“Music says it better than words,” said Courtney Taylor-Taylor on Sunday night by way of an explanation as to why he wasn’t feeling very chatty during his band’s show at the 9:30 Club.
The very full club yelped in agreement, and Courtney returned to vocal duties for The Dandy Warhols, who were touring on the strength of a ninth studio album, Distortland, released April 8 via Dine Alone Records. After some slight experimentation in their last album, This Machine, The Dandys return to form on the new record, which suited them and the audience just fine. The Dandy Warhols occupy a very unique space as a psychedelic band wrapped in a grunge aesthetic. Make no mistake, however: They are a great live band and their laidback guitar jams are a highlight of the show.
In the latter half of the set, The Dandys play “You Are Killing Me,” the first release from the album, and it’s a typically solid offering. Courtney sings in a hushed if deep rasp over vibes from his own guitar and that of Peter Holmström, who takes a mellow stance alongside his bandmate. Behind them, drummer Brent DeBoer augments the vibe with snappy percussion that fills the air between strums. Keyboardist Zia McCabe rounds out the group with pop panache.
Thematically, “You Are Killing Me,” and much of the new album, deals with familiar territory for The Dandy Warhols — the narrator is disappointed by someone who is letting them down. In this case, “You are killing me/And everything you love about me/You’re making it harder and harder and harder on me.”
Such songs play well to The Dandy Warhols been-there, seen-that aura, which suggests the psych rock quartet are not surprised by anything that comes their way any more, particularly the continual disappointment voiced in their songs. As if to punctuate that sentiment, The Dandys next perform “We Used to Be Friends,” from the 2003 opus Welcome to the Monkey House. For many, their top album will always be “Thirteen Tales from New Bohemia” with songs like “Mohammed,” “Get Off,” and “Bohemian Like You.” For their part, The Dandys recognize this and they are happy to fulfill their expectations by breaking out the ageless album — they played all three of those tracks in a 21-song set that embraced why the audience loves them so.
But for my money, The Dandys continued a hot streak with Welcome to the Monkey House, and as the band approached the middle of the show, they performed “You Were the Last High,” another ode to disappointment as Courtney sings of being able to find love from anyone and everyone except for the one he truly wants. It’s an amazing song, delivered earnestly with a fantastically soaring melody that reinforces its lyrical content — and it’s all around just perfect.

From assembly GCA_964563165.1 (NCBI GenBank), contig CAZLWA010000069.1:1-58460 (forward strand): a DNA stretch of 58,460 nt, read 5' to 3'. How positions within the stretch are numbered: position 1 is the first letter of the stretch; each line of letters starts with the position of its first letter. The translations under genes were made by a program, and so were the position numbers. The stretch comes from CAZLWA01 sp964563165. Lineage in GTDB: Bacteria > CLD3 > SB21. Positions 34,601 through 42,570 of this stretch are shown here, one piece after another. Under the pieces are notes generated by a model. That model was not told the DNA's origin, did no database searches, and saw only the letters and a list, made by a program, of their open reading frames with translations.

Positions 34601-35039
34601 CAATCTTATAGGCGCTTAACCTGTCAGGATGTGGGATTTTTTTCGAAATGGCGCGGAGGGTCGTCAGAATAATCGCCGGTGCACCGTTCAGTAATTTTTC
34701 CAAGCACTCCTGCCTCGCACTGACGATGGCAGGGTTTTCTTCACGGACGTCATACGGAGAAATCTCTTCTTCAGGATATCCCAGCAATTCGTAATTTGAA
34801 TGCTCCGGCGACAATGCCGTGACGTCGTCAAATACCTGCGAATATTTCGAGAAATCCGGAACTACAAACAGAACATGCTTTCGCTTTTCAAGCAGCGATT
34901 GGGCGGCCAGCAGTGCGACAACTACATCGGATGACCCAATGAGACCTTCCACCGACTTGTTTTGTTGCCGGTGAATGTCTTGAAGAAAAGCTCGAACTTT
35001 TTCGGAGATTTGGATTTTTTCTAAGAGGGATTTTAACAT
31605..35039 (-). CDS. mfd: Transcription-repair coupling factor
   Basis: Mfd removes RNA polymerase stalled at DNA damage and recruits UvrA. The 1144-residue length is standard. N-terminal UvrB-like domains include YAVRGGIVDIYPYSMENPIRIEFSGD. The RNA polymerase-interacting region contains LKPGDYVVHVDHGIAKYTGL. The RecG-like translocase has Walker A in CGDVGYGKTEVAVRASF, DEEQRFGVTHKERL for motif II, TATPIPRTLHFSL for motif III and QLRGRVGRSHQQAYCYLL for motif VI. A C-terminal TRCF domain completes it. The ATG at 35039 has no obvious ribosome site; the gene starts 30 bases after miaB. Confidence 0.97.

The new album is not without its pleasures as well. Early in the set, The Dandys play “Pope Reverend Jim,” a straight rock-n-roll number about a trustworthy guy who apparently should be pope. Another straightforward song, “All the Girls in London,” speaks of desire for ladies in the English capital. And The Dandys take up a very catchy new song in the form of “STYGGO” (or Some Things You Gotta Get Over), which is a terrific example of a Dandys staple as the band shrug off the malevolence of others. (With its addictive refrain of “Do-do-do do-do-do,” I anticipate this song will survive well into future years of concerts from The Dandys.)
The Dandy Warhols actually close up their current US tour tonight in Louisville, Ky., before spending the rest of the spring in Europe. Whenever you next have the opportunity to go catch them, you absolutely should do so. If you loved them at their height, you’ll love them still. If you’re not familiar with them, then you’re in for a lesson in psychedelic power from experienced hands. Seeing The Dandys live informs you as to why they are still around doing what no one else can quite do the same way, and that’s a good niche to occupy.
Here are some pictures from the performance by The Dandy Warhols at the 9:30 Club on Sunday, April 17.